The state’s unemployment rate stood at 3.7%, still slightly higher than the 2.9% it recorded in February 2020. Iowa’s average weekly jobless benefit is $430.

Mississippi

Mississippi Governor Tate Reeves
Gov. Tate Reeves.

Gov. Tate Reeves announced on Monday that he was pulling out the state from the federal pandemic-aid programs starting June 12.

“It has become clear to me that we cannot have a full economic recovery until we get the thousands of available jobs in our state filled,” Reeves wrote on Twitter.

The average weekly benefit in the state is $195, according to the Employment and Training Administration at the Department of Labor.

The state’s unemployment rate is 6.3%, a figure still elevated from its pre-pandemic rate of 5.8% in February 2020.

Mississippi is among the seven states that have not lifted hourly pay for workers since the last increase to the federal minimum wage to $7.25 an hour.

Missouri

missouri gov mike parson
Gov. Mike Parson.

Gov. Mike Parson announced on Tuesday that Missouri would be ending its participation in federal unemployment on June 12. 

“While these benefits provided supplementary financial assistance during the height of COVID-19, they were intended to be temporary, and their continuation has instead worsened the workforce issues we are facing,” Parson said in a statement. “It’s time that we end these programs that have ultimately incentivized people to stay out of the workforce.” 

The average weekly benefit in Missouri amounted to $258.57 in March. Its unemployment rate stood at 4.2% in March, a drop from 4.3% in February. That’s still 0.5% higher than the March 2020 unemployment rate.

Missouri raised its minimum wage to $10.30 on January 1, 2021.

Montana

greg gianforte
Gov. Greg Gianforte.

Gov. Greg Gianforte announced the state was ending federal benefits on June 27.

“Incentives matter, and the vast expansion of federal unemployment benefits is now doing more harm than good,” Gianforte said in a statement. “We need to incentivize Montanans to reenter the workforce.”

Taking its place will be a $1,200 return-to-work bonus, an amount equivalent to four weeks of receiving federal jobless aid. Workers will be eligible for the cash after a month on the job. The measure enjoys support among some congressional Republicans.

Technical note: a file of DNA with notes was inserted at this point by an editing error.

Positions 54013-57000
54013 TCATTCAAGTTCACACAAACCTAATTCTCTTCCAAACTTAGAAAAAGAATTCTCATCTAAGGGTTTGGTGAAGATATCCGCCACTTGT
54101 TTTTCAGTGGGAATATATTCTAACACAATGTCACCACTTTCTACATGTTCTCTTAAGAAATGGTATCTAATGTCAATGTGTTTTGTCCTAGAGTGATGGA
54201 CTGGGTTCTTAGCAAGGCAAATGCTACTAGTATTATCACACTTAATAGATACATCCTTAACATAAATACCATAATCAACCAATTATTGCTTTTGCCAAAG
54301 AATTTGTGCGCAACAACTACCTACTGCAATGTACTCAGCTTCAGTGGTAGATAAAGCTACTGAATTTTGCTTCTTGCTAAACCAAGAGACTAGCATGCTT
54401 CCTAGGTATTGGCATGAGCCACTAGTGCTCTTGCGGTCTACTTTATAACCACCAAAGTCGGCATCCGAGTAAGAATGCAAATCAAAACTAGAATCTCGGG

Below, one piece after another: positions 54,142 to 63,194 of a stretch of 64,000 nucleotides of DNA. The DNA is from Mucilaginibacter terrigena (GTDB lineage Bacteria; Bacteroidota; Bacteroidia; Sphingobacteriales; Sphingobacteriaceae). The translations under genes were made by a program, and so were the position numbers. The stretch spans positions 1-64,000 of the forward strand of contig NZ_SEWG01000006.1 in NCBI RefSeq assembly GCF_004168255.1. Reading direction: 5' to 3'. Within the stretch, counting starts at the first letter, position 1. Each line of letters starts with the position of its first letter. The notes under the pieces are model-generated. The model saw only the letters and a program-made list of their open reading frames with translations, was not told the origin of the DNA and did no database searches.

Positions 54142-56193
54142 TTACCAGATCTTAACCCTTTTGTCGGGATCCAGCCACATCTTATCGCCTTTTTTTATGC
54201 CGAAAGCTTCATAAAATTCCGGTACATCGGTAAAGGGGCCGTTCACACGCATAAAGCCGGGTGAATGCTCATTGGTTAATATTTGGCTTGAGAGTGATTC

The average weekly benefit in the state is $468 without the federal supplement. The state’s unemployment rate has reached pre-pandemic levels, at 3.8% in April.

Nebraska

Nebraska Gov. Pete Ricketts delivers the annual State of the State Address to lawmakers in Lincoln, Neb., Thursday, Jan. 14, 2021.
Gov. Pete Ricketts.

Nebraska will end its participation in all federal unemployment programs effective June 19.

According to the Lincoln Journal Star, Gov. Pete Ricketts said the benefits are a “disincentive for some people” in returning to work. The curtailing of benefits come as part of the state’s initiative to reopen and “return to normalcy.”

Nebraska’s unemployment rate was 2.8% in April 2021, lower than 2.9% in February 2020. The state’s average weekly benefit is $343.25.

New Hampshire

chris sununu
Gov. Chris Sununu.

Gov. Chris Sununu said on Thursday that he was planning on ending the additional $300 weekly benefit before it’s due to expire, NECN reports. However, the date that benefits will be discontinued in the state remains unclear.

The state will also begin work search requirements for those on UI beginning May 23.

The New Hampshire unemployment rate was 3.0% in March 2021, above the February 2020 rate of 2.6%. The state’s average weekly benefit is $277.26.

North Dakota

doug burgum north dakota trans school sports bill
Gov. Doug Burgum.

Gov. Doug Burgum said the state would pull out of federal unemployment benefit programs on June 19.

“Safe, effective vaccines have been available to every adult in North Dakota for months now, and we have an abundance of job openings with employers who are eager to hire,” Burgum said in a news release, noting the state had its highest number of online job postings since July 2015.

The state’s unemployment rate is 4.4%, still almost double its level of 2.3% in February 2020. North Dakota’s average weekly unemployment payment is $480.

Ohio

Mike-DeWine-2019
Gov. Mike DeWine.

Gov. Mike Dewine said the state will scrap the federal unemployment benefit programs on June 26.